Political

Kramer versus Farron: what sort of President does the party want?

Liberal Democrat party members are unusually lucky with the current contest for President of the Liberal Democrats. It is rare for there to be two credible, high-profile candidates standing at the same time but this time there is a real choice between two such people.

Some differences between Susan Kramer and Tim Farron were obvious from the start of the campaign and are swaying some voters, depending on their views on matters such as how important (or not) it is for one of the party’s most prominent posts to be held by a woman, whether an MP has enough time to do the job, whether a current MP from outside London or an ex-MP from London is more outside the Westminster bubble and so on.

However, two further differences between the candidates have come out clearly during the campaign. First, there has been a touch of political difference between the two. Contrast Tim Farron’s oft-repeated joke about how two women made him a Liberal – his mother and Margaret Thatcher – with Susan Kramer’s answer when quizzed about her political by Liberal Vision: “I’m quite comfortable being seen as an Orange Book liberal”. It would be wrong to exaggerate the difference here for, as Susan herself said earlier in the interview, “The notion of splits is quite exaggerated. What the media describe as orange-bookers and the left, in practice have a thin piece of paper between them on a range of policies. Part of the reason for that is the strength of the social justice strand in our thinking, alongside our traditional liberal strand. Most people who join the party try to find some balance or common ground between the two.”

The big difference that has emerged is in Tim Farron and Susan Kramer’s view of the job of Party President (a question on which Lib Dem Voice surveyed party members in September). Susan’s campaign has placed a heavy emphasis on listening – using both her allocated all-member emails to promote a survey asking members for their views and deploying phrases such as “holding the ring” to describe how she sees the role fitting with the different parts of the party. For Tim listening to members has got a mention too, but his emphasis has been on presenting the party’s case. In a recent interview in Liberal Democrat News, Susan started her answer on how she saw the role as “Very much being a voice for the grass roots of the party” while Tim talked first about “presenting a distinctively Liberal Democrat case”.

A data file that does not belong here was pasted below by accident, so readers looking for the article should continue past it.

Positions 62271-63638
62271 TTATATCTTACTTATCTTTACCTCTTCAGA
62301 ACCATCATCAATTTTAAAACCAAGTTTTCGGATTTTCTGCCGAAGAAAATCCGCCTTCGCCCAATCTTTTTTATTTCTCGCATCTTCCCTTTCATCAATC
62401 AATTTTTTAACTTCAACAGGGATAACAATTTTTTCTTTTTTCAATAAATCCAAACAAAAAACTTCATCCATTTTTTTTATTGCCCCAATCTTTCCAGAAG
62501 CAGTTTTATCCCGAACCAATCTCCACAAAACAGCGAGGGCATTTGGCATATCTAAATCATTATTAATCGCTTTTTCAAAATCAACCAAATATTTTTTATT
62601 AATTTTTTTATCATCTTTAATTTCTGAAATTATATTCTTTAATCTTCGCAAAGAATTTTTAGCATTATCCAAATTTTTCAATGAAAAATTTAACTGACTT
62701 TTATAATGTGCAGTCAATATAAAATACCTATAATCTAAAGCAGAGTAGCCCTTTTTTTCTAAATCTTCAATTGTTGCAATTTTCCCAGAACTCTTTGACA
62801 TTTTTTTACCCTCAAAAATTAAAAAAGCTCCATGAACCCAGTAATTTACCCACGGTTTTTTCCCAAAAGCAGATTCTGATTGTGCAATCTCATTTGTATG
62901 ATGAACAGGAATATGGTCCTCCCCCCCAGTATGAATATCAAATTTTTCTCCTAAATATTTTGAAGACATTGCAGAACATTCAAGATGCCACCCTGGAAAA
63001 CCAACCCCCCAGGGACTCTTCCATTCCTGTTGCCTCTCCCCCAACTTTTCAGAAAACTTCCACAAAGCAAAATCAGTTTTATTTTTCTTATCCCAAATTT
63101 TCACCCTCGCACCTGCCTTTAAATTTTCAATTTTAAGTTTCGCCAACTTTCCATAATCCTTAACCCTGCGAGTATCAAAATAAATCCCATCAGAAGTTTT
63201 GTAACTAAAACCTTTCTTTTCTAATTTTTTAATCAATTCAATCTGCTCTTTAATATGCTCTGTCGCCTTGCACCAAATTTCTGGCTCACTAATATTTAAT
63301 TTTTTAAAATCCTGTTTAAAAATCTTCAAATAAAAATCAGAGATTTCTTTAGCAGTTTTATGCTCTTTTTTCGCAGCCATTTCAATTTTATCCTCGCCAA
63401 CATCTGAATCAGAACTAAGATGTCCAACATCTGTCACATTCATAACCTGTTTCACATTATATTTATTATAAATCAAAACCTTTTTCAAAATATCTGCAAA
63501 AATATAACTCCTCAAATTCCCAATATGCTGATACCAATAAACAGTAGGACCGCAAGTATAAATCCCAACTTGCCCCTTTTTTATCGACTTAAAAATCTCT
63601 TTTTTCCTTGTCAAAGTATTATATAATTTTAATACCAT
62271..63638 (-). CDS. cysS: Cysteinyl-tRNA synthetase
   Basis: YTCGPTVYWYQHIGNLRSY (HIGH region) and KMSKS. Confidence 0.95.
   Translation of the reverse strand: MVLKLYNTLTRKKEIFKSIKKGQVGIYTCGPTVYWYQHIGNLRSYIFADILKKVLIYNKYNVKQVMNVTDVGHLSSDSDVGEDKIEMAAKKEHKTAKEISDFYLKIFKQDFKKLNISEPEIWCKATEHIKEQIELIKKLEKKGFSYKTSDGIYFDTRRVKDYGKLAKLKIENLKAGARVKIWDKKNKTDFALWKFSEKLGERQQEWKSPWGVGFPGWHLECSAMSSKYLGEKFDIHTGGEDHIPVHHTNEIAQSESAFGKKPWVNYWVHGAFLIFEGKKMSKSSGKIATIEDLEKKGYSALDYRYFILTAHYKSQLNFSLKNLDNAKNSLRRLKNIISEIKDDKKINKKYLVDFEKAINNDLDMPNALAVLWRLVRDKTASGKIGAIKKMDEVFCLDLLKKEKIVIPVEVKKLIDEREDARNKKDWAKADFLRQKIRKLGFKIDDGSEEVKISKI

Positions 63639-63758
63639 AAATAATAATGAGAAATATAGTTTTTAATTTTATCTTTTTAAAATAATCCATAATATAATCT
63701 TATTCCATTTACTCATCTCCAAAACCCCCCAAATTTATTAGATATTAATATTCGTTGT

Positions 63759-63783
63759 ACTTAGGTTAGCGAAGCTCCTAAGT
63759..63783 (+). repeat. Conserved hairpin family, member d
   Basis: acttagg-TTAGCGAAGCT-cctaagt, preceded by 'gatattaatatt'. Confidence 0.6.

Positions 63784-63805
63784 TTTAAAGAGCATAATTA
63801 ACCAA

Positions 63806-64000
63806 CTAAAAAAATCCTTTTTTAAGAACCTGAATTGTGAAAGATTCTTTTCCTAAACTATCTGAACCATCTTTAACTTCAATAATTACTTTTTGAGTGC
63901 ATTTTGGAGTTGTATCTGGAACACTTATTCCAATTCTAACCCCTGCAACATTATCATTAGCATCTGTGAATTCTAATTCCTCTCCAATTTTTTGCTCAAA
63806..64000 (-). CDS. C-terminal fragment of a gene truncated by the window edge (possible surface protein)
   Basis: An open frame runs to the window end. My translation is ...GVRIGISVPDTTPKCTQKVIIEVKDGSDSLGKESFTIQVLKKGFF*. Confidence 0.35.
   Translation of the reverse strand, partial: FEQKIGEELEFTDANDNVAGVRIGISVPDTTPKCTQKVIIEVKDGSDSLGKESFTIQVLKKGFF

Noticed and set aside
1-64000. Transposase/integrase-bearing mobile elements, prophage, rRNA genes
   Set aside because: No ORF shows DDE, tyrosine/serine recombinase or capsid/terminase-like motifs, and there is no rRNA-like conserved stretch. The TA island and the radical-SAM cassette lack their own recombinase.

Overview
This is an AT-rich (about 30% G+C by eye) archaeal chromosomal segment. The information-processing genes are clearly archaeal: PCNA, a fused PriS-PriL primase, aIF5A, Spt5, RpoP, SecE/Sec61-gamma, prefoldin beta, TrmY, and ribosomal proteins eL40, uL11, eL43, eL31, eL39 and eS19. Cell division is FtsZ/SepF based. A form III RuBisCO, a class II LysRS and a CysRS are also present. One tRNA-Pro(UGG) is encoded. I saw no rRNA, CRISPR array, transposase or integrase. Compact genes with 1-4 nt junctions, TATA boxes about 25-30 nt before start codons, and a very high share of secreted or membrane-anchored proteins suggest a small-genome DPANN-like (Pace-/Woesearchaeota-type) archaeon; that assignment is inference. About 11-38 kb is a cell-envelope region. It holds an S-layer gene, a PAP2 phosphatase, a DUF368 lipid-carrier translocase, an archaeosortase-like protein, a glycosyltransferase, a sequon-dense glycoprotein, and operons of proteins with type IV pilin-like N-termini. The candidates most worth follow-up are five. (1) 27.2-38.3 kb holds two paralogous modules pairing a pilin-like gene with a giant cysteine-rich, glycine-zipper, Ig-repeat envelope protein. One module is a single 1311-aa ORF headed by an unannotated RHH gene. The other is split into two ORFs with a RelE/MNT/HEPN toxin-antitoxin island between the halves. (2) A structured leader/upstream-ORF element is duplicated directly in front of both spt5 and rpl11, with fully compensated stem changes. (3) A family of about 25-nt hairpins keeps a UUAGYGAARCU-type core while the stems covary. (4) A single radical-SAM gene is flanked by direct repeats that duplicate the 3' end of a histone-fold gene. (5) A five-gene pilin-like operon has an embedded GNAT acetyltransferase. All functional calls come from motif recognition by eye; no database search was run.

A Kramer Presidency would be primarily about getting the views of Liberal Democrat members heard within the party; a Farron Presidency would be primarily about getting the views of Liberal Democrats heard by the outside world. Both are admirable aims and either would, I am sure, do some of the other. But there is a genuine difference of focus here.

Both Susan Kramer and Tim Farron have answered in detail ten questions I posted to them, and their answers have been published in full today (see Susan Kramer’s answers and Tim Farron’s answers). Their answers reinforce the point that the two would go about the job in different ways.

They share much common ground, for example both supporting the party having a long-term commitment to the abolition of tuition fees, neither showing much enthusiasm for full blooded implementation of the rest of the Bones Commission’s recommendations and both wanting to take a key leadership role on addressing the low proportion of Liberal Democrat councillors who are female.

However through the answers Tim consistently more forcefully presents his own view whilst Susan stresses the importance of listening to others. So on the example of whether the rules for party internal elections should be relaxed to allow more campaigning both respond warmly, but it is Tim who strongly agrees while Susan emphasises she wants to talk to candidates and voters (party members) first before deciding.

Whatever view you take on the role of the Presidency, the fact that Tim and Susan are laying out such different approaches is very welcome – it means the choice we have in the election is a meaningful choice between two people, both of whom would do an excellent job but each of whom would do a different job from the other.

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